Animals

Weird, Wriggly Fun Facts About Ribbon Worms

Your experience with worms may extend only to seeing them on the sidewalk on a rainy day or trying to get one to stay connected to a fishing hook. Those types of worms come from the segmented variety. There is a whole other world of the wriggly, slippery things. Welcome to the wonderful, weird, and sometimes freaky world of the ribbon worm.

Ribbon worms (phylum Nemertea) are typically found in the ocean. More than 1,000 species offer an unending variety of appearances and capabilities.

Powerful Probing Proboscis Pummels Prey

The most notable identifier of the ribbon worm is its proboscis. Picture a rubber glove with one of the fingers turned inside out. That is how the proboscis appears most of the time. When the ribbon worm attacks its prey, it can extend the proboscis through its special muscular structure to grab its meal.

Different species have their own variation of proboscis. Some have suckers. Others are sticky. Some come with a sharp spike called a stylet that acts as a dagger.

The Long and the Short of It

Ribbon worms can be found in all sizes. The smallest is less than a centimeter in length. At first glance, you might mistake it for a discarded piece of thread. On the other side of the scale is the bootlace worm, (Lineus longissimus). It is possibly the longest animal on the planet, with specimens found that have reached 60 meters (197 feet) — even longer than the blue whale. Despite their length, they are less than an inch in diameter.

Using Muscles to Shrink, Rather Than Bulk Up

When threatened, ribbon worms use their muscles in a counter-intuitive way. Rather than make a show of force, the special muscle structure causes the worm to contract, shrinking to about one-tenth of its regular size.

When the Appetite is Bigger than the Stomach

We’ve all regretted those times when filling our plates with more than what we can reasonably consume. This is not a problem for the ribbon worm. The same musculature that allows the worm to shrink can cause it to expand to consume a meal that is more than double the width of its body.

The Myth About the Mouth

There is one “fun fact” about the ribbon worm that does seem to stand up to reality. If you search for “Fun Facts About Ribbon Worms” one of the most common results will be the tidbit that they are able to eat parts of their own bodies if sufficiently hungry. That, in fact, is what inspired this article in the first place. Sadly, there does not seem to be any documented evidence to support the claim.

For now, we are obliged to classify this supposed “fact” as an urban legend. If anyone has some hard evidence to tell us otherwise, please write or leave a comment below.

Leaving a Nasty Taste in Predators’ Mouths

Many ribbon worms generate deadly poisons. Some contain tetrodotoxin, the same venom that is found in pufferfish. Others may not be deadly to eat but they produce a vile flavor. While this might not be particularly helpful to the worm that gets gobbled up by a predator, its death will not be in vain, since the predator is unlikely to seek out any similar ribbon worms for a second bite.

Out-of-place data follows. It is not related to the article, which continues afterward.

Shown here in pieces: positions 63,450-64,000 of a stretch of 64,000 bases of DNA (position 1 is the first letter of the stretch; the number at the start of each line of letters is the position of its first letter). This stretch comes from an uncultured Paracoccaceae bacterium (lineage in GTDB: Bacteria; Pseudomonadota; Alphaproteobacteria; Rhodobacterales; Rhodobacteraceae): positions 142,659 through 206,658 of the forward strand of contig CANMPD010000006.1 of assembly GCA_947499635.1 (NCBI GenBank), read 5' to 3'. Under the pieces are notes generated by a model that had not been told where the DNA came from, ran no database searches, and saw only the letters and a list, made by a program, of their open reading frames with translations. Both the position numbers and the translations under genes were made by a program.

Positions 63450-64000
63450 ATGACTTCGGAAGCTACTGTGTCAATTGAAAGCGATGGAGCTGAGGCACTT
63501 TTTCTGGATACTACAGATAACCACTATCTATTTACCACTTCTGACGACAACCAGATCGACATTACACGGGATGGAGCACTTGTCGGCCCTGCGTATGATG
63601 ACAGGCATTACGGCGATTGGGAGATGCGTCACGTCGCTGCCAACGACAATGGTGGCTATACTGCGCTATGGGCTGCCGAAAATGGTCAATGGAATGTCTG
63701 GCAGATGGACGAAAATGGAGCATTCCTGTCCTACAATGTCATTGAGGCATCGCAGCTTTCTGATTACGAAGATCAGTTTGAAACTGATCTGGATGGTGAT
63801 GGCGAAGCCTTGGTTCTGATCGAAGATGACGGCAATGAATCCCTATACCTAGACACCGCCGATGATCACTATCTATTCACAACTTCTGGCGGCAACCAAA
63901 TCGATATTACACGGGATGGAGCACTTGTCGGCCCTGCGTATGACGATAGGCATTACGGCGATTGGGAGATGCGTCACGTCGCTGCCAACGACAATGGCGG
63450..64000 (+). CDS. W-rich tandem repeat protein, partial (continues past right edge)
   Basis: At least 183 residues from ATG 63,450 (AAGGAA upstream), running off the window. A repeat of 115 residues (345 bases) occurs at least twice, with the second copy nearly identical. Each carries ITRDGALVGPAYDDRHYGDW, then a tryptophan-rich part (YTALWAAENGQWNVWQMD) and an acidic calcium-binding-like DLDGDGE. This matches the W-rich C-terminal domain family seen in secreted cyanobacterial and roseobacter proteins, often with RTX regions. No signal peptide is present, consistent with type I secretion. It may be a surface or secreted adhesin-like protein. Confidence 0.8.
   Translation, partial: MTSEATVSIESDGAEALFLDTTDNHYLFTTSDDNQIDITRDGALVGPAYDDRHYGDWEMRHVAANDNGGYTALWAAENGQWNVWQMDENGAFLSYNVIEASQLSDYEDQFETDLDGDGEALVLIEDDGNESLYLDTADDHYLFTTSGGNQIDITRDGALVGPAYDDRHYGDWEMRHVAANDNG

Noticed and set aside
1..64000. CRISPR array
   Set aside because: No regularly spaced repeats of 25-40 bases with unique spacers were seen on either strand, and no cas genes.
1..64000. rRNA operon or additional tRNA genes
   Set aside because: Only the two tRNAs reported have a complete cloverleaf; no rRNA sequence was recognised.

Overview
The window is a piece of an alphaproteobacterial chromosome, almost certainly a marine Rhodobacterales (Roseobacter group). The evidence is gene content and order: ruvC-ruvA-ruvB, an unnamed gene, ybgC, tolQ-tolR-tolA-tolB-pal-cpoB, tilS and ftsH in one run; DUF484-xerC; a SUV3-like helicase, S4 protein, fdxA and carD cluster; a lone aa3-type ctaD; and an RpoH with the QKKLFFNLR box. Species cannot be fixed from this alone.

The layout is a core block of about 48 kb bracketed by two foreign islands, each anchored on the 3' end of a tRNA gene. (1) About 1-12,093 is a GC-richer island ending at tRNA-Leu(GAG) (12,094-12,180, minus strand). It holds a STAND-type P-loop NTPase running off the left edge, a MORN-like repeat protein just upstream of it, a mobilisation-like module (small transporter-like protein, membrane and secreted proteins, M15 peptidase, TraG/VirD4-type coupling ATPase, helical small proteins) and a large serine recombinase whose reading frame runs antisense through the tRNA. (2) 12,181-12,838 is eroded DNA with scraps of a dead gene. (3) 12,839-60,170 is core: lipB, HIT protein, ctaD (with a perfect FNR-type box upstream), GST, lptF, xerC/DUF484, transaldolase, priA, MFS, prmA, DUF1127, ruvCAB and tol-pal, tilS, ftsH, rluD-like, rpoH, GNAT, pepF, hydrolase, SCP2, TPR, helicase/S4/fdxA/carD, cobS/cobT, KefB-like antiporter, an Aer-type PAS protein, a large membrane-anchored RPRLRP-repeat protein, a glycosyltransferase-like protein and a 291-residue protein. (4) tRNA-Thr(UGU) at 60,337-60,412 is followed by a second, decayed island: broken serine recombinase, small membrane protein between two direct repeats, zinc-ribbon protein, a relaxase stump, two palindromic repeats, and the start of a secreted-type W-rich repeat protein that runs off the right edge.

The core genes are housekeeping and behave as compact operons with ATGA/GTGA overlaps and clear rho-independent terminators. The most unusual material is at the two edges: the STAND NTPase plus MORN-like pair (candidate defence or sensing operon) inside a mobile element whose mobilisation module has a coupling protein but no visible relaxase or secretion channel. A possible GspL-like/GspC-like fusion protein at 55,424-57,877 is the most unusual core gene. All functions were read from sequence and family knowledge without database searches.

Paralyzing Predators From the Deep

The way some ribbon worms capture their prey is the stuff of nightmares. To watch the spectacle, you might think you are witnessing the attack of a malevolent alien life form.

One species of ribbon worms likes nothing more than to snack on fiddler crabs. The way it does this is by burying itself in the sand, waiting for the unsuspecting crab to saunter by. Once the crab is within reach, the worm springs out of the sand, covers the crab with toxic slime from its proboscis, resulting in the crab’s immediate paralysis. Unable to resist, the crab must endure the waking nightmare of waiting for its attacker to worm its way into a crack in its armor shell and begin consuming the crab from the inside out.

Petrifying Parasites From the Deep

Not all ribbon worms are predators, but that doesn’t make the exceptions cute and cuddly. Some are parasites. The Carcinoemertes lives as a parasite on crabs and devours its host’s eggs before they can hatch.

Masters at Multiplication

Ribbon worms are nothing if not versatile. There are male and female worms, but they like to travel light, so their reproductive organs are temporary. When not needed, their organs are absorbed into the body.

Baby ribbon worms typically emerge from a fertilized egg, looking like a tiny version of their parents. With a creature as odd as this one, you can expect exceptions to every rule, and you find it here with the heteronemerteans. They emerge from the egg looking like little flying saucers. They remain this way for a few weeks, zooming through the ocean, while a small worm develops inside the saucer-like structure. When it is ready, the worm eats its way out of the saucer and falls to the ocean floor, where it lives out the rest of its life.

Experts at healing, many ribbon worms will grow back any part of their body that is removed. There is one species, however, that takes this to a whole new level. Ramphogordius sanguineus can grow a whole new worm off of just about any part of its body that is cut off. With the exception of its tail, which has no nerves, when a piece is cut off, it has the potential to grow into a new little critter. From one 15-centimeter (6 inch) worm, more than 200,000 clones can be cut off and generated.


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